BISMARCK, N.D. (AP) — Opponents of the Dakota Access oil pipeline are taking issue with the format of private oral testimony in meetings for public comment on a draft environmental review of the controversial pipeline.
The U.S. Army Corps of Engineers is in the midst of two public comment meetings in Bismarck, North Dakota, the first held Wednesday, the second set for Thursday. People wishing to give testimony may do so orally in a curtained area with a stenographer, or do so in writing at tables.
The Standing Rock Sioux Tribe has long opposed the pipeline due to the risk of an oil spill contaminating the tribe's drinking water supply. The four-state pipeline crosses under the Missouri River just upstream of the tribe's reservation.
The long-awaited draft environmental review, released in September, outlines five options for the pipeline's fate. Those include denying the easement for the controversial crossing and removing or abandoning a 7,500-foot (2,286-meter) segment, or granting the easement with no changes or with additional safety measures. A fifth option is to reroute the pipeline north of Bismarck, which would require new state, local and federal permits.
Many opponents of the pipeline had hoped Wednesday's meeting would have allowed them to publicly question the Corps and pipeline developer Energy Transfer, The Bismarck Tribune reported.
Joe Lafferty, a Native American activist who opposes the pipeline, poured oil and water into a cup and challenged Corps officials to take a drink.
“If it means so much to you, I want you, DAPL, Army Corps of Engineers, drink this water with oil in it and then maybe, as a Lakota I’ll consider your request," Lafferty said. His demonstration did not count as official testimony.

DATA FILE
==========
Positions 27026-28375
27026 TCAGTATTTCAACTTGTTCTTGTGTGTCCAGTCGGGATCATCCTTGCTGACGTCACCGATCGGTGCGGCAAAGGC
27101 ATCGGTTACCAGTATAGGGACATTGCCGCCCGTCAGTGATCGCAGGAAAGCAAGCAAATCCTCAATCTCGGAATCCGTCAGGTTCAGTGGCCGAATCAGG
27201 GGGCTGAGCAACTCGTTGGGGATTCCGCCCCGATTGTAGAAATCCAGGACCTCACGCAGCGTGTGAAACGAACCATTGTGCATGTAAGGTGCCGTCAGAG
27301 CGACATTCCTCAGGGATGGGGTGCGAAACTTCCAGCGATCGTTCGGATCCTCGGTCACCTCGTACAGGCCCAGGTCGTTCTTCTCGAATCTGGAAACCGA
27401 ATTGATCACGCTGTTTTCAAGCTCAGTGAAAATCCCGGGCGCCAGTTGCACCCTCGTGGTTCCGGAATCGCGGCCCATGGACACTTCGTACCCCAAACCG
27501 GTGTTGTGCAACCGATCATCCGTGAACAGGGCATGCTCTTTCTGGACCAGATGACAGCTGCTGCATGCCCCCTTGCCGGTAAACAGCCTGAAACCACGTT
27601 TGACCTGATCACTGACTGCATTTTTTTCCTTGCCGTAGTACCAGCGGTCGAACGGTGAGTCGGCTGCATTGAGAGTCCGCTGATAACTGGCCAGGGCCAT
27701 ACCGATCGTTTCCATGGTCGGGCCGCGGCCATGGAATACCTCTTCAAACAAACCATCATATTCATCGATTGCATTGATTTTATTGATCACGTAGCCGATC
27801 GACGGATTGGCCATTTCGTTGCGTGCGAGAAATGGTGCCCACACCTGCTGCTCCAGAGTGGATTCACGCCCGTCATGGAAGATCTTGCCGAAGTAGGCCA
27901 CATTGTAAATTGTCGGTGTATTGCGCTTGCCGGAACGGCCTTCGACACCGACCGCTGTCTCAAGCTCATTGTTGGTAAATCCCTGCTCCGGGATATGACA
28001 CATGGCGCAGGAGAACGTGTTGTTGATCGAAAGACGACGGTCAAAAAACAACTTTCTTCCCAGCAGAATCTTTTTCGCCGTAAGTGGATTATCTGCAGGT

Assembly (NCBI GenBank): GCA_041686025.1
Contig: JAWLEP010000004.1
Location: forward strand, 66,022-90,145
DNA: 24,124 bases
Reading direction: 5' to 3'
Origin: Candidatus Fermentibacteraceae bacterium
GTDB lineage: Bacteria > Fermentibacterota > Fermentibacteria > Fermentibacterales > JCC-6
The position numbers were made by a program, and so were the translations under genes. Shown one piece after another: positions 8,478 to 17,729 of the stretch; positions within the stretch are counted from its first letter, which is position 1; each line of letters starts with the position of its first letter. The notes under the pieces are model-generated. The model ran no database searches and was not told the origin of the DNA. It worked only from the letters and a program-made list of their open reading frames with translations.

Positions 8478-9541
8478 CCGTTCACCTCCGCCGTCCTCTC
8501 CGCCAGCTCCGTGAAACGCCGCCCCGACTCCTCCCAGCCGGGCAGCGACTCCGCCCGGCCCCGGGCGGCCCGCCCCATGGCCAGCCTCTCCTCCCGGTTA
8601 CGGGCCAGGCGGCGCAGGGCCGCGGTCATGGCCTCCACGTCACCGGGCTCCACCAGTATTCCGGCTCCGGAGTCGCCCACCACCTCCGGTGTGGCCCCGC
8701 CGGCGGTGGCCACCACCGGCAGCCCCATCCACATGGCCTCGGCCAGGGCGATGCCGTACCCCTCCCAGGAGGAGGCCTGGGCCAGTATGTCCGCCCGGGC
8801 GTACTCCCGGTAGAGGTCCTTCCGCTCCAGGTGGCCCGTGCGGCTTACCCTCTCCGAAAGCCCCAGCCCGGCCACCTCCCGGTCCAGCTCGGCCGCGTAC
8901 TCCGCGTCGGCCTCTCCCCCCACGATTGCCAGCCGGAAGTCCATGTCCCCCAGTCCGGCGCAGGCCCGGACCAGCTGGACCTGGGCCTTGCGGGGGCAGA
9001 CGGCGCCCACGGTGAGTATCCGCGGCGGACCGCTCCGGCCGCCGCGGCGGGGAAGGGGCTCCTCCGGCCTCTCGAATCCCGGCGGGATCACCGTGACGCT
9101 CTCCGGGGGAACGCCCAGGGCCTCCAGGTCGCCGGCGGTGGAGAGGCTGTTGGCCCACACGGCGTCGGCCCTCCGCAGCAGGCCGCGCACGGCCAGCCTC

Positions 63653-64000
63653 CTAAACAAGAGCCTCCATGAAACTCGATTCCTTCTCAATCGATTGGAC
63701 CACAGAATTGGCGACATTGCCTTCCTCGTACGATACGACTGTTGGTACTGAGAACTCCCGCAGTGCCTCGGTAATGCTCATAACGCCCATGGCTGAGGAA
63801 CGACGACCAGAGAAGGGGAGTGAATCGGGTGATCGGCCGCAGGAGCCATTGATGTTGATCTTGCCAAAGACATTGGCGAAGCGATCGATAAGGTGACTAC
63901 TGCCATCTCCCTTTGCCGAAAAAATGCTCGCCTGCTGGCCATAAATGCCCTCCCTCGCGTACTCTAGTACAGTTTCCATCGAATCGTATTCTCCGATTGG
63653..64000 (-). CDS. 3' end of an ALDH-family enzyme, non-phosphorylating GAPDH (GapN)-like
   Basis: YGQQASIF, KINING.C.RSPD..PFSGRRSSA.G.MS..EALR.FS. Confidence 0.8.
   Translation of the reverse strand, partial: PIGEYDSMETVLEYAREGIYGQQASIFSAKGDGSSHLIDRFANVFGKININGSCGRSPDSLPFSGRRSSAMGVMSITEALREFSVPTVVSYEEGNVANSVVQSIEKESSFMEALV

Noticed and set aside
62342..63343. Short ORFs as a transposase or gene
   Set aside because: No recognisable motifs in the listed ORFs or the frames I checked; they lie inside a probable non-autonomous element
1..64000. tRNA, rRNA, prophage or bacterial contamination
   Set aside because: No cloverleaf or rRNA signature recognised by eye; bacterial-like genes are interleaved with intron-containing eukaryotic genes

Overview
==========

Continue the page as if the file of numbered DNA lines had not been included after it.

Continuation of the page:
Republican state Agriculture Commissioner Doug Goehring, who sits on a state panel that regulates oil and gas, said the meeting was a fair process.
“I heard a comment saying, ‘This is no democratic way’ -- why, I think it very much is because you get a chance to say your piece,” he said.
About 150 to 200 people attended Wednesday's meeting, Corps spokesperson Steve Wolf told The Associated Press. About 80 people gave oral testimony, taken down by two stenographers, which Wolf said enabled the Corps to receive more comments. The Corps received about 50 written comments.
“I understand the fact that some people want to be performative and try to create some kind of a fanfare in front of an audience of people, but that's not the spirit and intent of the law or the meeting,” Wolf told the AP. The Corps is “absolutely on the right side of the law in how we're doing this," he said.
Standing Rock Sioux Tribal Chairwoman Janet Alkire last month called for the draft review to be invalidated, with a new one begun and the pipeline shut down.
A virtual meeting with only tribes is set for Nov. 8. The public comment meetings should be held on the reservation, said Peter Capossela, one of Standing Rock's attorneys. The Bismarck meetings are more convenient for corporate executives and state officials than for tribal members who live as far as 120 miles (190 kilometers) away, he said.
“If the Army Corps is genuinely interested in hearing the views of tribal members and learning about the potential environmental impacts of an oil spill at the DAPL/Lake Oahe crossing, it would have held public hearings on the reservation that's going to be polluted by a spill,” Capossela told the AP.
Wolf said the Corps is “being as open and transparent as we can possibly be through all of this, and nobody is being excluded from anything by us.”
State government and oil industry leaders view the pipeline as crucial infrastructure and the safest method for transporting oil, rather than by rail. Officials such as North Dakota Gov. Doug Burgum and U.S. Sen. John Hoeven have said they prefer the pipeline to continue operating as it has.
The public comment period ends Dec. 13. A final decision whether to grant or deny the easement is expected in late 2024.